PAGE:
Around that time, then-Judge Teel and two other chancery court judges became the subject of a state criminal investigation for misappropriation of funds. Among the efforts Minor made to assist the judges under investigation was a meeting Minor arranged between the judges and the then-Attorney General of Mississippi. Minor provided transportation to the meeting via his private jet and also hired a public relations firm to assist the judges. After Teel was indicted on state charges, Minor paid a portion of the legal expenses for Teel's defense. Teel was ultimately acquitted. Within weeks of the meeting with the Attorney General, Teel presided over a settlement conference in the lawsuit between Minor and the attorneys for the bank's insurance provider. During the negotiation, Teel made statements to the parties indicating his belief in the strength of the plaintiff's case and insinuated that, were the defendants to push the case to trial, Teel would be inclined to award punitive damages to the plaintiff. The insurance provider promptly agreed to settle the case for $1.5 million dollars. None of the attorneys representing the insurance provider were made aware of the financial relationship between Teel and Minor.
The jury also heard evidence that, in November 1998, Minor guaranteed a $40,000 loan for Whitfield at a Biloxi bank while Whitfield was a candidate for re-election to the Circuit Court of Harrison County. The loan purported to be for campaign expenses. After Whitfield was elected, Minor guaranteed an additional loan for then-Judge Whitfield for $100,000, purportedly for the down payment on a house. Minor, in an effort to conceal the fact that he was actually paying off the loans himself, used cash and an intermediary to disguise the true source of the loan payments.
Whitfield was later assigned to a personal injury case in circuit court in which Minor's firm represented an oil rig worker injured as a result of his employer's alleged negligence. Whitfield presided over the trial and found in favor of Minor's firm's client. He awarded damages in the amount of $3.75 million dollars, an award he later reduced by approximately $100,000. Minor continued to disguise the fact that he was making payments on the Whitfield loans and ultimately paid them off through the use of an intermediary.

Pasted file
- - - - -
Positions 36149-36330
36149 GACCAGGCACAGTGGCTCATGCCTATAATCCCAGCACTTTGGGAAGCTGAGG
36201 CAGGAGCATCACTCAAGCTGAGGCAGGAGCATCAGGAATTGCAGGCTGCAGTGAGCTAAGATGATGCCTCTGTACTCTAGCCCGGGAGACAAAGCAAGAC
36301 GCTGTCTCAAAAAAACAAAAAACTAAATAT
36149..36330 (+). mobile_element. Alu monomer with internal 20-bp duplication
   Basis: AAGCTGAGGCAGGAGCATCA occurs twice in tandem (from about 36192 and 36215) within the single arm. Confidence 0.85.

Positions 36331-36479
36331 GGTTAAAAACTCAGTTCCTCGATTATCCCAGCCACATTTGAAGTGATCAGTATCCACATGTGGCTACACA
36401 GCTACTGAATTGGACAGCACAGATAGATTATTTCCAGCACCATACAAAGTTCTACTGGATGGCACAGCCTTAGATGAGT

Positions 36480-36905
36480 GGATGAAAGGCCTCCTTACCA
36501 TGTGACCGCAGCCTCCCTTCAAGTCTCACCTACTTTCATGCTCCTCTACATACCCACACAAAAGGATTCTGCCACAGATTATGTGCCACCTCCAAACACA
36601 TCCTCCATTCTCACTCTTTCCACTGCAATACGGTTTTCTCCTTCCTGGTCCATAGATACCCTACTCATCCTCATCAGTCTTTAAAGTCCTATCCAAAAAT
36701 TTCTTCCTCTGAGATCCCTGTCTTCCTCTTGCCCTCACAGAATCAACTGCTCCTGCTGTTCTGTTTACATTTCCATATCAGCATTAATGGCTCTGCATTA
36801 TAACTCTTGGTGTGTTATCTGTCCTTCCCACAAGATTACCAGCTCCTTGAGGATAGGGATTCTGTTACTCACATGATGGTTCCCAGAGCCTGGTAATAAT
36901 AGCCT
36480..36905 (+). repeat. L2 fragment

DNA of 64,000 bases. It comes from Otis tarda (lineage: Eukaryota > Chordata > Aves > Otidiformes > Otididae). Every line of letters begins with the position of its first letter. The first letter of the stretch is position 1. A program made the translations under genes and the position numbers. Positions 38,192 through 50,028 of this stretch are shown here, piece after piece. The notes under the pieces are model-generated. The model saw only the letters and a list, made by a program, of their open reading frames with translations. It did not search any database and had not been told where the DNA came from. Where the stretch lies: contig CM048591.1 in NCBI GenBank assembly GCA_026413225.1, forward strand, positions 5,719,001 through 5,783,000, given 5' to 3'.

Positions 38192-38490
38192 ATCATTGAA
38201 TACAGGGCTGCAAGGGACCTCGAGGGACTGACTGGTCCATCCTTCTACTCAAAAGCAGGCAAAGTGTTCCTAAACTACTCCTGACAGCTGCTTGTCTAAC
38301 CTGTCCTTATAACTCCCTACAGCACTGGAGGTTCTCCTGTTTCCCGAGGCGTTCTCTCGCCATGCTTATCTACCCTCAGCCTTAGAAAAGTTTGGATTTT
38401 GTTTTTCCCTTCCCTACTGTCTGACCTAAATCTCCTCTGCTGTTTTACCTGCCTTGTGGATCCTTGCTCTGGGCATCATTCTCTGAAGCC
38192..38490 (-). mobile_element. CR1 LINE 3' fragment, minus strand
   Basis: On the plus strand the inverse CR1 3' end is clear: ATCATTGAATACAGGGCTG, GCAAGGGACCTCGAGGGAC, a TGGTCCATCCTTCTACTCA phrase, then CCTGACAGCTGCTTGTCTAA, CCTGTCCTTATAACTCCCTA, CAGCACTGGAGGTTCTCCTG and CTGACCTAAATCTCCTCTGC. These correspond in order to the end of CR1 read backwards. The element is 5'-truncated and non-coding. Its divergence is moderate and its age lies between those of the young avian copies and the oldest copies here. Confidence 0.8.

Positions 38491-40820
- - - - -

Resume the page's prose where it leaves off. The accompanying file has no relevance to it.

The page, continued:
Minor, Teel and Whitfield each face a maximum sentence of five years in prison and a $250,000 fine on the conspiracy charges; 10 years in prison and a $250,000 fine on the federal program bribery charges; and 20 years in prison and a $250,000 fine on the honest services mail/wire fraud charges. Minor also faces a maximum sentence of 20 years in prison and a $250,000 fine on the RICO charge. Sentencing is scheduled for June 14, 2007.
The verdict is the result of the second trial in this matter. The previous trial, conducted in the summer of 2005, involved similar allegations against Minor, Teel, Whitfield, and Mississippi Supreme Court Justice Oliver Diaz. The jury acquitted Diaz of all charges, acquitted Minor on the charges related to Diaz, but was unable to reach a verdict on the remaining charges.
The case was prosecuted jointly by the U.S. Department of Justice, Public Integrity Section, and the U.S. Attorney's Office for the Southern District of Mississippi. The case was tried by Assistant U.S. Attorneys Ruth R. Morgan and David H. Fulcher; and Trial Attorney Natashia Tidwell of the Public Integrity Section, headed by Chief William M. Welch, II. Senior Deputy Chief Peter J. Ainsworth of the Public Integrity Section participated in the investigation and indictment of this matter. The case was investigated by the Federal Bureau of Investigation.